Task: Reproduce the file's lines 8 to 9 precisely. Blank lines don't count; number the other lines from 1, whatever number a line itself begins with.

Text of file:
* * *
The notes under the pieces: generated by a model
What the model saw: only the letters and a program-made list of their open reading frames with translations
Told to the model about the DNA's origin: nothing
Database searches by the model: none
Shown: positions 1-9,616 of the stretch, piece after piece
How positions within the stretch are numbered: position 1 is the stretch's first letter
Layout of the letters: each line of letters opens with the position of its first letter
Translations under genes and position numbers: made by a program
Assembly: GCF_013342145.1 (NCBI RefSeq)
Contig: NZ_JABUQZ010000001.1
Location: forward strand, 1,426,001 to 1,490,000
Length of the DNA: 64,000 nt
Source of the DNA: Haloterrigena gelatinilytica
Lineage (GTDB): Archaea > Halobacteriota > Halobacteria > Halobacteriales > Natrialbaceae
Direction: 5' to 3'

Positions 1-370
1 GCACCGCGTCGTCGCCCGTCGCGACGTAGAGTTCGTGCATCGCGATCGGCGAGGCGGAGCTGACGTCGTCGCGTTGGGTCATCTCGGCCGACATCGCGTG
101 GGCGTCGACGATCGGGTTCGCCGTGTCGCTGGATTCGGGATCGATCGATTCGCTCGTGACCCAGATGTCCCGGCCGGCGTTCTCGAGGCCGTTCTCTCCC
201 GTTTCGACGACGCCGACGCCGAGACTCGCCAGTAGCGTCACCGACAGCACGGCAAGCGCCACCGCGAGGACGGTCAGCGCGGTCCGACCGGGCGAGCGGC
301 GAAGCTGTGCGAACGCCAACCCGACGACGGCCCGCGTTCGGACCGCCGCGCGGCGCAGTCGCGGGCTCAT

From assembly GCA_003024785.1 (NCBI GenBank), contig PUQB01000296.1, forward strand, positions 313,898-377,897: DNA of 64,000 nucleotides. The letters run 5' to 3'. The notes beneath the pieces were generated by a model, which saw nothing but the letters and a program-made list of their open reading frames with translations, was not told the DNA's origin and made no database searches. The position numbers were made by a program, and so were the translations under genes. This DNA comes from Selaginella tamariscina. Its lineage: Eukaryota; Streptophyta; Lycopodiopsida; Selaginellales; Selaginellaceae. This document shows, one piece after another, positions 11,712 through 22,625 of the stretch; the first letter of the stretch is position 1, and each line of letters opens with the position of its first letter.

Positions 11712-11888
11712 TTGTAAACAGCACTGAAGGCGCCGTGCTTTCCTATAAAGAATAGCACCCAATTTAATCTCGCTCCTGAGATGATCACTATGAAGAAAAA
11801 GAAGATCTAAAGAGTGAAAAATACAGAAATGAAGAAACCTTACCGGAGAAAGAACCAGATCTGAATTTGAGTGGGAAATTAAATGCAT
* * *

Translations under genes and position numbers: made by a program
Assembly: GCF_013342145.1 (NCBI RefSeq)